Jack McGurn (Quaid) comes to LA in the mid-1930s, and gets a job as a cinema projectionist in Little Tokyo. He falls in love with the Japanese-American owner's daughter, and they elope - but the entry of the US into World War II threatens their happiness.
Never one to shy away from the nearest controversy, Alan Parker here follows his rough ride over Mississippi Burning by turning to yet another potentially explosive area of American history, the internment of Japanese Americans in the US during World War II. It is all the more surprising then to find the undeniably potent historical events portrayed here playing second fiddle to a central love story dangerously close to Mills and Boon.
Dennis Quaid - remarkably good as the romantic lead - plays Jack McGurn, a militant union organiser who arrives in Los Angeles after a demonstration back home in New York goes tragically wrong. He becomes a projectionist in Little Tokyo and falls in love with Japanese beauty Lili (Tomita), daughter of the traditional father who runs the cinema and who is none too enamoured with the prospect of Jack as son-in-law. The forbidden couple elope, only to return to L.A. just in time for Pearl Harbour. Lili and family are taken off to an internment camp, Jack to the army.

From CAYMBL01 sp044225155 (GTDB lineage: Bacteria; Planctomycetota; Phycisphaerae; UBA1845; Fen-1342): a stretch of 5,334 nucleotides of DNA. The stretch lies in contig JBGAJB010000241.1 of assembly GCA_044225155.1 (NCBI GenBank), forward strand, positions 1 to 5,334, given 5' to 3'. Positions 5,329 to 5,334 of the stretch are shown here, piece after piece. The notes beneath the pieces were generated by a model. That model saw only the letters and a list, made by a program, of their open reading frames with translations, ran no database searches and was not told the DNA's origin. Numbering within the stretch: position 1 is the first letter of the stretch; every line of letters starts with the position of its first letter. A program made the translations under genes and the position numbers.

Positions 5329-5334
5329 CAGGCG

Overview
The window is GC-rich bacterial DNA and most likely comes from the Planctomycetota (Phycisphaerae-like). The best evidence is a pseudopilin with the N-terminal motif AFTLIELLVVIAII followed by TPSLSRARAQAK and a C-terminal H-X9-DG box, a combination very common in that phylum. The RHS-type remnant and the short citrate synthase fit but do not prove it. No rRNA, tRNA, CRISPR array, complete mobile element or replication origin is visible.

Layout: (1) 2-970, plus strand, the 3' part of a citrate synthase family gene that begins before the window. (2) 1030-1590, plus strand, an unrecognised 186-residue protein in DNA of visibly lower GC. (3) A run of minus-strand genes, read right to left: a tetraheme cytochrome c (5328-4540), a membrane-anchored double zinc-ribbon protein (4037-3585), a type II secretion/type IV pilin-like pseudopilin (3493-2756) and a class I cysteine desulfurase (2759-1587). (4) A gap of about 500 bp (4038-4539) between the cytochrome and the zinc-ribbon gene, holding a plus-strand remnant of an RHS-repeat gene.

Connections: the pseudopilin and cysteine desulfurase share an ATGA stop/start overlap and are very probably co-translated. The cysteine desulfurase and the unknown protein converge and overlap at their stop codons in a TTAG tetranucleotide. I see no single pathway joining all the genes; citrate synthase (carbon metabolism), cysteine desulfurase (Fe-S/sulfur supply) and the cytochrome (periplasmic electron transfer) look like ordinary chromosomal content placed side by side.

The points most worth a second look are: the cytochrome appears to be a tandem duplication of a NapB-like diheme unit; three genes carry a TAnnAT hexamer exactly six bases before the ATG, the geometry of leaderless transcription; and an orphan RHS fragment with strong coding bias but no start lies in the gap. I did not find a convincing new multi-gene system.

As always, Parker here presents an impressive-looking film, with no shortage of stunning-set pieces - the tightly-knit Japanese community being forced to leave their homes for the squalor of camps (often no more than stables), Jack and Lili saying goodbye at the station - that certainly tug at the heart to considerable effect.
What Come See The Paradise lacks is the usual muscle and historical context of Parker's work, leaving the onus on the superb performances - especially from the Japanese supporting cast - to save this intriguing, slightly off-centre film from becoming just another impressive if melodramatic chapter in The Winds Of War